Team:CAPS Kansas/Project/Methods


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Inserting the BBa_K977000 pyruvate kinase gene into BBa_K125000 vector required a number of different steps and techniques.

Because the vector already contained a usable promoter, the main procedure involved four different methods.
    1. Using site-directed mutagenesis to remove a naturally-occurring PstI restriction site in the pyruvate kinase gene.
    2. Using PCR to “flank” the pyruvate kinase gene with the BioBrick Standard Restiction Enzyme sites.
    3. Using 3A Assembly to insert the new part into the BBa_K125000 vector.
    4. Transforming the cyanobacteria.

Site-Directed Mutagenesis

Site-directed mutagenesis is a method for altering the sequence of DNA and can be used to produce both point and frame-shift mutations. In this case, it was possible to take advantage of codon redundancy and alter the DNA sequence without altering the amino acid sequence. It was necessary to do sitedirect mutagenesis because the pyruvate kinase gene contains in its sequence two PstI restriction sites. (CTGCAG)

Because PSTI is part of biobrick assembly, it was necessary to use site-directed mutagenesis to remove these sites prior to cleaving and ligating the part. Otherwise PstI would chop the gene to pieces whenever we (or anybody else) tried to assemble anything with it.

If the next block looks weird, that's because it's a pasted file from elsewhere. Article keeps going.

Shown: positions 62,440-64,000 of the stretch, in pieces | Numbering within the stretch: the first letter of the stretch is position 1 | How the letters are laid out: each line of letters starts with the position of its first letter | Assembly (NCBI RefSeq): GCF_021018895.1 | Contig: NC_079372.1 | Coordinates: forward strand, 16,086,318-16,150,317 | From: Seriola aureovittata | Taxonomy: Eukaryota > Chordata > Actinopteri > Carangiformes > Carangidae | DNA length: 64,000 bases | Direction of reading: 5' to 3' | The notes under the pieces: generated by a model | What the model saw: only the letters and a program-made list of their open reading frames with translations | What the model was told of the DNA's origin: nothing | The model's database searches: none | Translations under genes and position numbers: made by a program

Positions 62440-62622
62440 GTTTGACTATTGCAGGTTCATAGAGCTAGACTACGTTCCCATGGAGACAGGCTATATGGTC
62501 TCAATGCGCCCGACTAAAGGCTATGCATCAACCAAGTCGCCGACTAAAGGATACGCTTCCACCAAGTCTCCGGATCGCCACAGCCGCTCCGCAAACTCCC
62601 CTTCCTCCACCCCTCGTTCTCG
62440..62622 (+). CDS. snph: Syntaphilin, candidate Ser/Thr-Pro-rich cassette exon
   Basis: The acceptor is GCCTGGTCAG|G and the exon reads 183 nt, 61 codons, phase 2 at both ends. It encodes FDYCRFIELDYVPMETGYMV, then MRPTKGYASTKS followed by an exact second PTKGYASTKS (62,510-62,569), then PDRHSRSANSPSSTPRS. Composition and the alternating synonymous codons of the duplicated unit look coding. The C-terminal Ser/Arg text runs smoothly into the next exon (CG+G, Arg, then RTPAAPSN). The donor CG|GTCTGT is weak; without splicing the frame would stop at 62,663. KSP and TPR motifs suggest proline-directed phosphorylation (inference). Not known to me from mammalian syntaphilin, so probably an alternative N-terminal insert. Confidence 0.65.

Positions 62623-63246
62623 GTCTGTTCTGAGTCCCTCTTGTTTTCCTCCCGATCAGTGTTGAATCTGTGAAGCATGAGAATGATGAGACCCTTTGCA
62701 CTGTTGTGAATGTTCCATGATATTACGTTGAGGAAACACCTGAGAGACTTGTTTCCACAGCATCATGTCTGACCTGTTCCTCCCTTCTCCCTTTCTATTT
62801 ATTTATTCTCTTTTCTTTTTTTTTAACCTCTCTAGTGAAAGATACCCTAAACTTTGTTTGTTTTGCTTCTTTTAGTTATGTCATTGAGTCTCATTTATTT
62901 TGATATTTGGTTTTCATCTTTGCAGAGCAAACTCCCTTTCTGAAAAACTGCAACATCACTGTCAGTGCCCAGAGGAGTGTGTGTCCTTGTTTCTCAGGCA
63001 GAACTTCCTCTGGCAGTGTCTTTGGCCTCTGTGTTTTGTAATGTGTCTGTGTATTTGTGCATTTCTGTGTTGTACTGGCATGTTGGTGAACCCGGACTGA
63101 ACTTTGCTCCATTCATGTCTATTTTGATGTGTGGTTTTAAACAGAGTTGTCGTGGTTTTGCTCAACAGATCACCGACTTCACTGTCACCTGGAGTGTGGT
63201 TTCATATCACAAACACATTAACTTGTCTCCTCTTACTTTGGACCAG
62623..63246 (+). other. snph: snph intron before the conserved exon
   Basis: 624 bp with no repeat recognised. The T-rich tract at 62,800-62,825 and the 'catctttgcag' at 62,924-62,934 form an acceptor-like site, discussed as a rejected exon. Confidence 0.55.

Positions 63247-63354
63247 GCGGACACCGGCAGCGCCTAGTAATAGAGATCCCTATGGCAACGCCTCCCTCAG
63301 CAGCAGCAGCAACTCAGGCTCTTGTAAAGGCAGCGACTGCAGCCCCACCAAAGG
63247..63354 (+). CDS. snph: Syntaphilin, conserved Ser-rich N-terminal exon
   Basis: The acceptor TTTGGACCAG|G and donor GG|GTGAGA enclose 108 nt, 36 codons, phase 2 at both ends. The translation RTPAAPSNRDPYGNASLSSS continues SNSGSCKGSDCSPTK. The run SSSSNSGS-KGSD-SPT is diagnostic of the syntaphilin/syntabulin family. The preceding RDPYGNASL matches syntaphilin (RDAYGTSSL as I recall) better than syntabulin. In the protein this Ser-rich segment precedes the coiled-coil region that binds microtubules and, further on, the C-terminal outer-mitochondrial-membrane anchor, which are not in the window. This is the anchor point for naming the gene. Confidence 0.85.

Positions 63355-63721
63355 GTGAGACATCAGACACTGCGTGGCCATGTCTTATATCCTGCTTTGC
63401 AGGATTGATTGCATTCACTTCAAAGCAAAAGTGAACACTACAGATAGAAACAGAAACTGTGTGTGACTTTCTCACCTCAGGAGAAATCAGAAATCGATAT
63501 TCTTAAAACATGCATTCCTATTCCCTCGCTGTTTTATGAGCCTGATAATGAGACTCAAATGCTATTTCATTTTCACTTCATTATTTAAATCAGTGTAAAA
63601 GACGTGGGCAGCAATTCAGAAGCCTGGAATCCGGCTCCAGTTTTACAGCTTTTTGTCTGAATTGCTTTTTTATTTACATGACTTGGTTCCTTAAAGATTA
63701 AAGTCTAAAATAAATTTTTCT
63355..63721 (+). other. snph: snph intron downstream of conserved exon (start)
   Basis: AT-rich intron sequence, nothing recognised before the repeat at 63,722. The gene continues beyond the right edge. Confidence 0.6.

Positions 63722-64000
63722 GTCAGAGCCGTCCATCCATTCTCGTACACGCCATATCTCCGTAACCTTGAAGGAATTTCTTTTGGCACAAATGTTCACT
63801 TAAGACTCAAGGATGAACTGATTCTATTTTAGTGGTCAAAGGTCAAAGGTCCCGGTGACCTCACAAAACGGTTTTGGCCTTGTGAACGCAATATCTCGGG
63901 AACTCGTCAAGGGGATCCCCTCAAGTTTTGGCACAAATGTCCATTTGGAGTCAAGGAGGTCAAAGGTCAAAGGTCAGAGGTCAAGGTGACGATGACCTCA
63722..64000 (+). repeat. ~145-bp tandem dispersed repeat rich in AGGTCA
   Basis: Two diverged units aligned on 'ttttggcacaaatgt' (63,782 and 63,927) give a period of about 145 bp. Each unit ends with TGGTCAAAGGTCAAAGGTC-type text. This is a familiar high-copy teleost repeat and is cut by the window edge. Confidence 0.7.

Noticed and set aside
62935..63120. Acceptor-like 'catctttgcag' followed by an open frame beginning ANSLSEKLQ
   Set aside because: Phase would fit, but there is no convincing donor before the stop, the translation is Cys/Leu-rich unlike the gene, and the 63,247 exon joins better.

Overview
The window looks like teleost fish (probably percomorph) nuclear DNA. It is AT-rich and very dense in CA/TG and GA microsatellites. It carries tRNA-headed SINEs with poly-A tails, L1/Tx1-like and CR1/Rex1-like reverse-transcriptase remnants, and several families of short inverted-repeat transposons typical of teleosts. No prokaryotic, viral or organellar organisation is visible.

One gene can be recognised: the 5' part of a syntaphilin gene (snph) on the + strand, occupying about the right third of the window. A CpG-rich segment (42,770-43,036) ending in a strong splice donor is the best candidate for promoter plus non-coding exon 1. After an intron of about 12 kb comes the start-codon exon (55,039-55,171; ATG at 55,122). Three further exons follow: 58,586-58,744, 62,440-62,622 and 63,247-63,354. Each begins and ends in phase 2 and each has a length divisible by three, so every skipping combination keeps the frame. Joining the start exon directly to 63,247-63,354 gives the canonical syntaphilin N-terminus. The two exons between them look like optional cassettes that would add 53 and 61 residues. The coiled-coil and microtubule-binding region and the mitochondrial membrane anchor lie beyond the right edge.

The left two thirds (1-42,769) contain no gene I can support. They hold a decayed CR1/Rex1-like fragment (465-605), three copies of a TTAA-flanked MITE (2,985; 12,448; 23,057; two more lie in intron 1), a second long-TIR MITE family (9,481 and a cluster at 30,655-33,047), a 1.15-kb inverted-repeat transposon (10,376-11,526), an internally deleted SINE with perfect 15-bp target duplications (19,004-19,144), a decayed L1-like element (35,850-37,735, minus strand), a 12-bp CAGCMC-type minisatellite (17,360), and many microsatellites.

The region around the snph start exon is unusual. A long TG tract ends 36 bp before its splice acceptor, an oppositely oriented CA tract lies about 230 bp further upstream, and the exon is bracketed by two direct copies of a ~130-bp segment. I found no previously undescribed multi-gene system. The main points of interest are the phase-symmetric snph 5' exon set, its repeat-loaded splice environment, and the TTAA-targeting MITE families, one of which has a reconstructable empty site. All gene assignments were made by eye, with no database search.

Primer design was very simple, as the primers were identical to the gene except that they contained the desired mutations. Again, the primers were about 20 bp to ensure that they would only attach to one region along the gene.

Forward primer
Template strand- 5’- ctcatctccctgcaggtgaagcag 3’
Primer -5’- ctcatctccctccaggtgaagcag 3’
(Restriction sites are in red, point mutation is in blue)

Reverse primer
Again, the reverse primer necessitated the use of the reverse compliment of the original sequence.

Click here for the official Standard Registry Procedures regarding site-directed mutagenisis.

In order to get the pyruvate kinase gene to conform to Biobrick Standards, it was necessary to add the four Biobrick restriction sites.

This was done with a variation on PCR annealing and extension per the instructions given by the Registry. Theoretically, this method was simple. All it required was forwards and reverse primers that consisted of the BioBrick prefixes and suffixes and the first twenty base pairs of the gene.

Forward primer

Reverse Primer
To orient the sequence 5’-to-3’, it was necessary to use the reverse compliment of the last twenty base pairs of the gene.